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#BIOCEO16 Fireside Chat with Senator Chuck Schumer

February 8, 2016
New York Senator Chuck Schumer joined attendees at the 2016 BIO CEO & Investor Conference this afternoon for a fireside chat, moderated by BIO Chairman Ron Cohen, to discuss current political and public policy issues facing the country and the biopharmaceutical industry. The Senator expressed optimism that progress can be made on a bipartisan basis in a number of areas that will be conducive to investment in medical innovation and the well-paying jobs that such investment creates. Several of the areas mentioned by Sen. Schumer were:

  • Allowing startup companies  to take a greater percentage of deductions and pay fewer taxes while attempting to become profitable;

  • More funding for the National Institutes of Health;

  • More funding for the FDA to speed up the drug review process, resulting in new treatments reaching patients more quickly, without sacrificing the safety that our drug industry is known for;

  • Reforming our tax code to be more competitive internationally, eliminating the incentive for American companies to undergo “inversions” while also encouraging foreign companies to invest in R&D here;

“Every one of these things that I’ve mentioned is actually doable, I’m not just talking pie-in-the-sky here. We’re getting a little better, the gridlock is declining, and on ideas like tax reform, Paul Ryan and I are sitting down and doing it. That’s a good combination to start out with.”

The conversation then turned to one of the thorniest intellectual property issues facing the biotech sector: the Inter-Parties Review (IPR) process, which setup a separate parallel system to challenge the validity of patents than the Hatch-Waxman system that had been in place since the 1980’s. The Hatch-Waxman Act is largely credited with the fact that about 90% of prescriptions dispensed in the U.S. today are for generics, while allowing for continued investment in new medicines. The IPR review process, enacted as part of a broader set of patent reforms three years ago, was unintended to be a tool to protect companies from “patent trolls” who file frivolous lawsuits alleging patent infringement. The IPR process has had the unintended consequence of making it much easier to overturn the validity of patents for biopharmaceutical products – resulting in a great deal of uncertainty for companies who frequently spend 10-15 years and billions of dollars to get a new drug approved. If the patent protecting that investment can’t be relied upon, it’s a much harder sell for prospective investors in the already high-risk drug development business. As Ron Cohen put it, investors are saying “Oh my goodness, this is undermining Hatch-Waxman, we don’t know if we can invest in this industry anymore.”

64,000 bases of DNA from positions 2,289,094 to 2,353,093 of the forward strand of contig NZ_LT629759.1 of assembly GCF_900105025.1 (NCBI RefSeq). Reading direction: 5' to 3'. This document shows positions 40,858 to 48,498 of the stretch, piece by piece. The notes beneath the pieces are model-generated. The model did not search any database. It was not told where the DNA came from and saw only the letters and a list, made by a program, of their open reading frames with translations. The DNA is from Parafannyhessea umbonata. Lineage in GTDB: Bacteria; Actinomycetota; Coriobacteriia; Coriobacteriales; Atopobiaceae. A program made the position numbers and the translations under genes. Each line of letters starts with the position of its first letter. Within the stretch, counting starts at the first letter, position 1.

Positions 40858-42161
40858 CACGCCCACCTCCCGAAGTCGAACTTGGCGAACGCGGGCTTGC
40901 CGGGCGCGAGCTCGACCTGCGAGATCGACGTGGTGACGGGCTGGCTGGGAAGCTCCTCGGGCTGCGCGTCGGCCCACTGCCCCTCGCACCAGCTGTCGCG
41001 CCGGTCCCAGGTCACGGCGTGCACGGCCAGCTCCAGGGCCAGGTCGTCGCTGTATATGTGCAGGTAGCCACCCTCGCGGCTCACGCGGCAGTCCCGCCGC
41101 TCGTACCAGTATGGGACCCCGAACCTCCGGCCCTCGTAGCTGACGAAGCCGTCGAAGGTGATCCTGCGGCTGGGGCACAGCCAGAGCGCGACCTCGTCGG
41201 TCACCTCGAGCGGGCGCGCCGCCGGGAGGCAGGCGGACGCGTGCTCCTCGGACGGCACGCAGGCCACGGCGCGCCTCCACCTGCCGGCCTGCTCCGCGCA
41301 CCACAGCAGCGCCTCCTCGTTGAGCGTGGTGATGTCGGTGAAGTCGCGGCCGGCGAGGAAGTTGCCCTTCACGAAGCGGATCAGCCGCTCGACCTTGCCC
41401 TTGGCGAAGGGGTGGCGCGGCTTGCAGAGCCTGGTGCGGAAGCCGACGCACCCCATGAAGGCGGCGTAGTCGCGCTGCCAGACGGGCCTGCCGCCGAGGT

Senator Schumer agreed that IPR process has had unintended consequences for the biopharma sector. He mentioned two possibilities for remedying it – either exempting biopharmaceutical patents entirely (which would require Congress to find $1.2 billion as an offset) or modifying the IPR process itself to pose less of a problem for biopharmas. “I will plead with you – don’t let the perfect be the enemy of the good. You can’t get everything you want. Make the standard, “Is this what we’re proposing better for you than present law?” And we’re working towards that, because it’s a really important thing to do for some of the other types of tech. But we’re working closely with your industry to either exempt you or… find a way to make the IPR process solve your problems but not be so defanged that it does no good for the tech companies.”

Asked for his views about what to expect this year, Sen. Schumer expressed optimism that we would continue to see members of Congress on both sides of the aisle work together to advance NIH funding, tax reform, possibly patent reform and FDA reform, all outcomes that “you wouldn’t have been able to predict a year or two ago."